25 February 2008 Bucharest _ Romanian officials have again strenuously denied fresh accusations that the country hosted secret CIA prisons on its soil.
"We found no clear evidence about Romanian involvement in CIA flights. It's also in our interests to try to see what happened," Norica Nicolai, former chief of a Parliament committee which investigated
the country's alleged involvement in 'extraordinary rendition' said Monday.
'Extraordinary rendition' is the term used by United States intelligence agencies, such as the Central Intelligence Agency, CIA, which refers to the transport of terror suspects around the world for interrogation.
In these third countries, terror suspects have no legal protection or rights under American law, and Romania has been implicated in a probe which claims the country hosted a prison where suspects were detained and interrogated.
On Sunday, President Traian Basescu denied allegations about the alleged transfer of prisoners at one Romanian airbase.
"The airport was never used for CIA flights. All the United States' flight plans were revealed and, besides, Romanians had access to all buildings on the base," Basescu said.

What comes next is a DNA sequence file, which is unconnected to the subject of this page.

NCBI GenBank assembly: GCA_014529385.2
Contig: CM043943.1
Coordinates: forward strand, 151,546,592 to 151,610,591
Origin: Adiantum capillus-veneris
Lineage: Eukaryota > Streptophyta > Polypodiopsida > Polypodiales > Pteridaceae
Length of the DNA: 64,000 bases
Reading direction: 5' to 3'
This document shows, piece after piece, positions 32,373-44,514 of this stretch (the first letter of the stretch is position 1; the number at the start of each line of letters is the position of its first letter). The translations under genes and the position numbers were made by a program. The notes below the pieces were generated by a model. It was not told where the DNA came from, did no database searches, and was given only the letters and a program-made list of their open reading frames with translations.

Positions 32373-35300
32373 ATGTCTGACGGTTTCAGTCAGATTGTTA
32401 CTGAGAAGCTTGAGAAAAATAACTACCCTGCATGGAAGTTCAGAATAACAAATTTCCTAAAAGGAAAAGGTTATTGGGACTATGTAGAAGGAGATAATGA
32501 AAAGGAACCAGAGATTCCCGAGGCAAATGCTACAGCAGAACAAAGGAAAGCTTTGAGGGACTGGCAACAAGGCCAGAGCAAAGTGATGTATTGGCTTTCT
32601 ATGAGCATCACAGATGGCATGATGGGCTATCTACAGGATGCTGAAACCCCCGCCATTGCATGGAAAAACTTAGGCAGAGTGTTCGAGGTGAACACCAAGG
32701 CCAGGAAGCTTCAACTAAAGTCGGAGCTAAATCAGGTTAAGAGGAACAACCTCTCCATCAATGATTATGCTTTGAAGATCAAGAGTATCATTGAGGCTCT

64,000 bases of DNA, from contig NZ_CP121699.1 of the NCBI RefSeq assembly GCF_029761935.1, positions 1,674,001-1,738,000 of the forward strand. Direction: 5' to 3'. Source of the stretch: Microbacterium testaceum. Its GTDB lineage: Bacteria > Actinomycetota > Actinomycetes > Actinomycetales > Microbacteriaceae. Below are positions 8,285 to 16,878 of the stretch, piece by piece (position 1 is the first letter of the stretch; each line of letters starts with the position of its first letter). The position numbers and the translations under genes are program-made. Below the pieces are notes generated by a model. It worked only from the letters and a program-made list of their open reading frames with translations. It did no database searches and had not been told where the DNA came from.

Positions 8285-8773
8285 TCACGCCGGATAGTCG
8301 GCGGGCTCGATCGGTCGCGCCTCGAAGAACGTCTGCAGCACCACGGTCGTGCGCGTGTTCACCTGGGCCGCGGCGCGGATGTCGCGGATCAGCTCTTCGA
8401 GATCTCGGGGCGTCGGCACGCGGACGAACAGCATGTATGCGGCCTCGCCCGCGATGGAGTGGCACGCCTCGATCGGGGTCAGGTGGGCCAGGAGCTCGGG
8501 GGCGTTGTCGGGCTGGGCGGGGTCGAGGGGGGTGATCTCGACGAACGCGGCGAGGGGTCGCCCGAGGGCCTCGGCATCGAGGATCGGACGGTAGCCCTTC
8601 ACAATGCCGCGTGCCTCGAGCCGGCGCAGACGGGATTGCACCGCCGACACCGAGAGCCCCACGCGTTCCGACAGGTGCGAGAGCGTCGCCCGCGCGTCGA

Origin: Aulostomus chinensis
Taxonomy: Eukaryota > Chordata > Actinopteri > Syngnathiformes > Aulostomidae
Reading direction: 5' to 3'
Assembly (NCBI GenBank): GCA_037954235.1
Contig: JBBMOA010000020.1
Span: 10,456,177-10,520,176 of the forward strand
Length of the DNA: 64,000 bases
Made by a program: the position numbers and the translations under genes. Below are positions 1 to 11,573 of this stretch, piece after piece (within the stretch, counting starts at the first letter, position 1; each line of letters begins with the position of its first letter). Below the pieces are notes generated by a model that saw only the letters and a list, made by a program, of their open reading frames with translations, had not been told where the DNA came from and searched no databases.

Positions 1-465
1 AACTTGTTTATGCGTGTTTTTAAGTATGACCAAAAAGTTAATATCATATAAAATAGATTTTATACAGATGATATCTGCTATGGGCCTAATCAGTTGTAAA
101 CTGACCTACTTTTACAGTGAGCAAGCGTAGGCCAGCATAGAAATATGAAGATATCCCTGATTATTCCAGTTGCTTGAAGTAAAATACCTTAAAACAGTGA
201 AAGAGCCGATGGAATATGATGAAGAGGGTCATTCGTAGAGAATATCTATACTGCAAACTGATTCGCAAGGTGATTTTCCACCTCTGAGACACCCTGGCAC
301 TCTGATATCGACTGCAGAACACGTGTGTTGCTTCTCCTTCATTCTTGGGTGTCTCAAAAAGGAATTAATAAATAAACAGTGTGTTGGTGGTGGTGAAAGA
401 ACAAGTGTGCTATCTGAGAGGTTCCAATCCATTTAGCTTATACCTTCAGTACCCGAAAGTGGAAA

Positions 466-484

His comments followed a report by the Associated Press news agency which suggested that on five occasions between 2004-2005, large, mysterious parcels were exchanged which, according to a Romanian official who says he witnessed it, looked like bundled-up terror suspects.
Furthermore on Friday the European Commission, EC, said Poland and Romania have been dodging requests to clarify their possible role in the extraordinary rendition programme.
"The reply so far received from Romania was not considered complete by EC Vice President Franco Frattini. So, we are currently awaiting replies to our reminders," an European official said late last week.
The European Union has previously indicated that if reports of secret CIA prisons in Europe were true, states involved would face serious consequences including the possible suspension of their EU voting rights.